APA 6th Edition Part II

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Numbers, Footnotes, Tables, Figures,
Appendices and Supplemental
Materials
By
Jessica Boykin, Writing Consultant
& Michael Frizell, Director
The Writing Center serves Missouri
State University by working with
students, faculty, and staff on their
writing projects.
Bear CLAW, Meyer 1st Floor
HOURS:
• Monday , Tuesday, & Thursday from 9 a.m. to 7
p.m.
• Wednesday from 9 a.m. to 9 p.m.
• Friday 9 a.m. to 3 p.m.
Scheduling
an
Appointment
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Consultations
scheduled at the top
of the hour
Walk-in for an
appointments will
be seen on a first
come, first served
basis
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with: brainstorming,
researching,
drafting, and
revising
assure a 45-minute
session with a tutor.
Recommended:
Walk in on the half
hour.
They cannot
proofread writing
projects.
Students may
schedule an
appointment online
(recommended) or
call 836-6398.
Make an appointment online!
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students become
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Title Page*
Abstract*
Body
References*
Appendixes*
Footnotes*
Tables*
Figure Captions*
Figures*
APA Basics
Presentation
APA
Advanced
Presentation
Indicates
New Page
APA has strict rules about how numbers
are expressed in any document.
Sometimes numbers are
expressed in figures…
• (1, 2, 3.5)
…and sometimes, numbers
are expressed in words.
• (one, two, three and a half)
Any number 10 and above
Any number that appears
in the same paragraph
with a number 10 and
above, if it’s being
compared to the number
10 and above.
“15 traits on each of the
four/4 checklists”
Numbers that come just
before a unit of
measurement
(which is it?)
Statistics, mathematical functions, fractions, decimals,
percentages, rations, percentiles and quartiles
Times; dates; ages; sample, subsample, or population size;
subject and participant numbers; scores and points on a scale;
exact sums of money; and numerals as numerals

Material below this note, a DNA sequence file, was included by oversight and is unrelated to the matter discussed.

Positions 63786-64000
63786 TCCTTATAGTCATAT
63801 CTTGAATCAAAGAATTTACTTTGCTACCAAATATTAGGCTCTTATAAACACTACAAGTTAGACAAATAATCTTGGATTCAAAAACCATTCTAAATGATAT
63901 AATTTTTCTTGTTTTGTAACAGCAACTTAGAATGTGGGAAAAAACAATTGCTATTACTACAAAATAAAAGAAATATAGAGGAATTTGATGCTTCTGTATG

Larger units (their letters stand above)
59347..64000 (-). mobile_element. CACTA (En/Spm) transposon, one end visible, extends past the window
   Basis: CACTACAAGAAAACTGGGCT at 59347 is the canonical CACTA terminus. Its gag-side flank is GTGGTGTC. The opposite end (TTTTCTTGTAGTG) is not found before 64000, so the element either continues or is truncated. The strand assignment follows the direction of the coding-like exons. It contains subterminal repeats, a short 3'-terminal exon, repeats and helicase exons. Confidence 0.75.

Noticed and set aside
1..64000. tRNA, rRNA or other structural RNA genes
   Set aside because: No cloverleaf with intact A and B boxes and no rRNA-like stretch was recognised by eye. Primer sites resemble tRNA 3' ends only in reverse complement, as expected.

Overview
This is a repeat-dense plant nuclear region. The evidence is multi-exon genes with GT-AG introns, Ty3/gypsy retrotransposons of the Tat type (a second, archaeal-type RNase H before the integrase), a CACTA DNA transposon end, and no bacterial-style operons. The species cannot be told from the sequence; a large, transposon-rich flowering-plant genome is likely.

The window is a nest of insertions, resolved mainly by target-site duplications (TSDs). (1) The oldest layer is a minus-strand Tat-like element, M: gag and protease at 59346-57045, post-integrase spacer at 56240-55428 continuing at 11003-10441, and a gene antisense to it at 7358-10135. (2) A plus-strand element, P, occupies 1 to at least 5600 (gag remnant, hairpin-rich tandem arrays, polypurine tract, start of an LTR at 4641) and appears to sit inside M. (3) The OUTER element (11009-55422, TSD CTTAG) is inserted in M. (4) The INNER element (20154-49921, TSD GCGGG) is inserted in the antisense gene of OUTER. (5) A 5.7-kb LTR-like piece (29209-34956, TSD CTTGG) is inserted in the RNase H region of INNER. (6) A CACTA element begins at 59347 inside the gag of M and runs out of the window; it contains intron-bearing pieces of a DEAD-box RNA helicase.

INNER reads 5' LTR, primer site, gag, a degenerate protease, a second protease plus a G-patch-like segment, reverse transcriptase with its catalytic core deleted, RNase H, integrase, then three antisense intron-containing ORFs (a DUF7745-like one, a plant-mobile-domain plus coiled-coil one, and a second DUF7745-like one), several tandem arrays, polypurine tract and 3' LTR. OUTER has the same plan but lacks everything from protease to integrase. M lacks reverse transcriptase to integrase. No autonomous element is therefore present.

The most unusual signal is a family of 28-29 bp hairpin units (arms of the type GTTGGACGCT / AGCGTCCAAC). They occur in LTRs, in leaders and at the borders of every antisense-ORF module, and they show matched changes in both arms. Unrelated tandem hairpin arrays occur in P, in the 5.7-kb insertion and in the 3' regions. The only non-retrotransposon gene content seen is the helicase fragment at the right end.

Exception: approximations (i.e. about three months ago)
Numbers in a series, like page numbers and table numbers;
each number in a list of four or more numbers
All numbers in the abstract of the paper
Below10 but
not precise
AND
• only compared
with numbers
lower than 10
Zero and one,
if they are
easier to
comprehend
in word form
Any number
that begins a
title,
sentence, or
heading
• One-line
sentence
• (but try to avoid
starting these
with a number)
Universally
accepted
usage
Common
fractions
• Ten
Commandments
 Combine
figures with words to express
back to back modifiers
• i.e. 2 two-way interactions
• Unless this makes it
even more confusing!
Use a 0 before the
decimal if the
number could equal
1
For example,
0.25 cm
Don’t use a 0 when
the statistic cannot
equal 1
For example, in
correlations,
proportions, and
levels of statistic
significance
Two Kinds of
Footnotes
Copyright
Permission
Content
Content Footnotes Should
Represent
Only One Idea
Be Concise
Be Necessary
Copyright Permission Footnotes Accompany
Lengthy quotations, scale and test items, and
reprinted tables and figures.
Footnotes are numbered with
superscript Arabic numerals.1
Always put the footnote after the
punctuation, unless
•it precedes a dash or
•only pertains to information inside of
parentheses.
Footnotes
1This
is what the Footnotes page
should look like in the Appendix.
2There is a ½ inch tab before each
footnote listed. If a footnote is longer
than one line, the next line is flush left.
The footnotes must be double-spaced.
3All footnotes, content footnotes and
copyright permission footnotes are
listed together on the footnotes page.
When to use a table, and what to put in it, can be challenging
questions. The APA Manual (2001) advises "tables that communicate
quantitative data are effective only when the data are arranged so
that their meaning is obvious at a glance" (p. 148).
Each table should have an individual title, italicized and in title
case. Example: Correlations Between Age and Test Scores
Each table should begin on a separate page.
All elements of the table should be double spaced.
All tables should be referenced in the text of the paper.